Functional Winter Vegetables
Eating fresh product is easy in the Spring and Summer when the weather is warm is the soil is hospitable to a variety of different vegetables. Despite the harsh weather, there are crops that can grow in the winter despite the cold temperatures and snow. These hearty vegetables often contain a higher sugar content than produce grown in other seasons, allowing them to survive the winter. Packed with natural vitamins and nutrients, these vegetables and fruits are delicious and versatile. Join us at Advanced Biotech as we explore the health benefits and uses of some of our favorite functional winter fruits and vegetables.
Kale is a leafy green vegetable that thrives in cold weather. Exceptionally nutritious, kale is often thought of as a superfood and contains large amounts of vitamins A, C, B and K. It is also rich calcium, copper, manganese, potassium, and magnesium. Containing both folate and vitamin B, kale is known to boost brain function as well as supporting many other body functions. Kale is delicious as a salad and pairs well with proteins like chicken and salmon. It can also be sautéed, wilted into vegetable-packed soups, and even coated in olive oil and roasted at high temperatures to create crispy kale chips, a great substitute for processed snacks like potato chips or pretzels.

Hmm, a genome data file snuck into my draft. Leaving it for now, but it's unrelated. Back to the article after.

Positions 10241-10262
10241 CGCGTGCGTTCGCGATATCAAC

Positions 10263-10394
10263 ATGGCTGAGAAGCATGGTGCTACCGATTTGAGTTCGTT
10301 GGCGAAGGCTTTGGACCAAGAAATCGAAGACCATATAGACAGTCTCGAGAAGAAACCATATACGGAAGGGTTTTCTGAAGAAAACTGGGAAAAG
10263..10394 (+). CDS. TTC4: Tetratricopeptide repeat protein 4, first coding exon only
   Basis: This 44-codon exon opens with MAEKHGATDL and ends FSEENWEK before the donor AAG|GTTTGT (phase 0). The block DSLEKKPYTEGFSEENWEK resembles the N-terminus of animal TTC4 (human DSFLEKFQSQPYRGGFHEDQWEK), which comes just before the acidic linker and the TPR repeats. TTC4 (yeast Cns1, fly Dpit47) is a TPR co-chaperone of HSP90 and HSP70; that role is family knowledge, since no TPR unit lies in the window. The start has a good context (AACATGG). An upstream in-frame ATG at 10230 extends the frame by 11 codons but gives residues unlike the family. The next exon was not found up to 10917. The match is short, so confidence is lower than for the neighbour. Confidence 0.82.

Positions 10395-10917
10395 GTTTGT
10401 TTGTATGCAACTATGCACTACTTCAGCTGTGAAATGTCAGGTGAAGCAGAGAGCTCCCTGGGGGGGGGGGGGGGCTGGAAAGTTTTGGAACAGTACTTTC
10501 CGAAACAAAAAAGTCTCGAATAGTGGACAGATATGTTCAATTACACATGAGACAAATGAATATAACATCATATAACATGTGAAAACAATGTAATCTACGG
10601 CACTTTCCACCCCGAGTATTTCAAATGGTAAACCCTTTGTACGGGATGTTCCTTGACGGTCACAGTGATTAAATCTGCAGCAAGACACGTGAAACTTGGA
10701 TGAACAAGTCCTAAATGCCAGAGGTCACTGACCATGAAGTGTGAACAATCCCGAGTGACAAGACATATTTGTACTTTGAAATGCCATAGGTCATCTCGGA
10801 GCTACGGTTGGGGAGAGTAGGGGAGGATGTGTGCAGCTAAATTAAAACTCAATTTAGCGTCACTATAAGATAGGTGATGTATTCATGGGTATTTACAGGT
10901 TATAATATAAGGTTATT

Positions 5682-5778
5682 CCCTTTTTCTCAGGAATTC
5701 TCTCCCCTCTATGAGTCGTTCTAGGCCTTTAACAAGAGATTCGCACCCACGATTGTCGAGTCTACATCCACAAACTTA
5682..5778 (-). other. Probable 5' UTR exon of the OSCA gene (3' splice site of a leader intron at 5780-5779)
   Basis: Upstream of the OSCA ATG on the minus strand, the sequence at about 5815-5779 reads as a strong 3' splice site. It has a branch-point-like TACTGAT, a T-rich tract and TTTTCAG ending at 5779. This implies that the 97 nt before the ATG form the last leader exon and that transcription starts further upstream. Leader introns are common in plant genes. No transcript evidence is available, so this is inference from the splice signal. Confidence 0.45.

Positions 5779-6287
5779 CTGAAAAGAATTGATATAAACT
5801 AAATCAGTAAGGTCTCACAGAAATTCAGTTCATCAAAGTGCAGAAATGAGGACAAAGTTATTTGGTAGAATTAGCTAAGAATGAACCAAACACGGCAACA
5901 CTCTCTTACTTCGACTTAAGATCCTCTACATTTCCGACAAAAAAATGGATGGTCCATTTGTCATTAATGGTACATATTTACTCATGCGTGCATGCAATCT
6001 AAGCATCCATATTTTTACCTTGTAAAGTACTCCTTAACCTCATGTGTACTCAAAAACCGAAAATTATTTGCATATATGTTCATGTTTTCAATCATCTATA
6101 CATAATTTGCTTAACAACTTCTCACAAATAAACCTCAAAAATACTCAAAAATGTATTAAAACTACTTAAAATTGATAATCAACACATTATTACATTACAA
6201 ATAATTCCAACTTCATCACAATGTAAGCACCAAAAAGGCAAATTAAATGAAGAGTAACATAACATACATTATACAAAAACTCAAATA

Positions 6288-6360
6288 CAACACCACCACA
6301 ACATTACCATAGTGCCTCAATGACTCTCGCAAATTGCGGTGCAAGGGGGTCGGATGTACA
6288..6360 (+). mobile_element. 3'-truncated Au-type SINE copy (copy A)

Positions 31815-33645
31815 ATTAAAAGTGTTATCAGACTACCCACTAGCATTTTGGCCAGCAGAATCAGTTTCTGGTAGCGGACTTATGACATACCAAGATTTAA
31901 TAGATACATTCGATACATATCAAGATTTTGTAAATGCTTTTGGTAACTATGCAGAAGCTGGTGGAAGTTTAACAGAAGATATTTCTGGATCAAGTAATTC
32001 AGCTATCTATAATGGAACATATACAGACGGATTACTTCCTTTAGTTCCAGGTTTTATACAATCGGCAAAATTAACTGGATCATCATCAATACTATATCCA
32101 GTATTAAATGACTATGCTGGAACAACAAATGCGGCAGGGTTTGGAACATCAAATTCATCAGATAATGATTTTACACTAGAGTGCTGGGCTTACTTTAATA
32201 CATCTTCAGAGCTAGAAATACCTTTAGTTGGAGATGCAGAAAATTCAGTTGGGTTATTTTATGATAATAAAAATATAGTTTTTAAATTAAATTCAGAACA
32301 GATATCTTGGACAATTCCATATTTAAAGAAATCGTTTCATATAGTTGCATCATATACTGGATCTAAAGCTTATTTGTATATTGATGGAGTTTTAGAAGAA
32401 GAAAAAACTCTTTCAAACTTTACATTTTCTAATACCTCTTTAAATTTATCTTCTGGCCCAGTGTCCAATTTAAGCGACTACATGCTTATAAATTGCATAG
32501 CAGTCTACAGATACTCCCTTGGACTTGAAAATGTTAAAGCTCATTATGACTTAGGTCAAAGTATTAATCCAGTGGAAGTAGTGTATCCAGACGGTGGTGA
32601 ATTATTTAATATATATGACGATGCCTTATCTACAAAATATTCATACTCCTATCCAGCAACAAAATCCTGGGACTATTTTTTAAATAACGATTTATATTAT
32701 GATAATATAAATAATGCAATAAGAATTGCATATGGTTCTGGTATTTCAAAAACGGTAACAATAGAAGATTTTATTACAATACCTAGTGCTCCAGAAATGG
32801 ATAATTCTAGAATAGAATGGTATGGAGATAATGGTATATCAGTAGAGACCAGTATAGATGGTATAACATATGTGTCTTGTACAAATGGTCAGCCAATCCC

A vibrant orange root vegetable, carrots reach their peak in fall and winter and because they grow underground can survive harsh weather. Chilly conditions cause carrots to convert stored starches into sugars to keep the water in their cells from freezing, so the colder the temperatures the sweeter carrots are! Carrots are naturally rich in beta-carotene, which can be converted to vitamin A in the body. Vitamin A is essential for eye health and is also boosts the immune system while fostering proper growth and development. Carrots can be enjoyed raw with dips like hummus, roasted with herbs and spices like rosemary and black pepper, or added to soups, stews, and stir fries for an added boost of flavor and nutrition.
With an appearance and flavor similar to cabbage, brussels sprouts begin to develop in cold winter months and are able to stand up to harsh climates, making them a must for seasonal dishes. Although small, they are packed with natural nutrients and functionality and have a wide variety of potential applications. High in vitamin K, which is essential for bone, heart, and brain health, brussels sprouts are high in fiber and alpha-lipoic acid, both of which have been proven stabilize blood sugar levels. Boiled, roasted, or sliced thinly and eaten in salads, this winter vegetable is rich in both flavor and health benefits.
Many delicious and nutritious vegetables can survive the winter’s harsh conditions and bring functionality to consumers’ every day lives.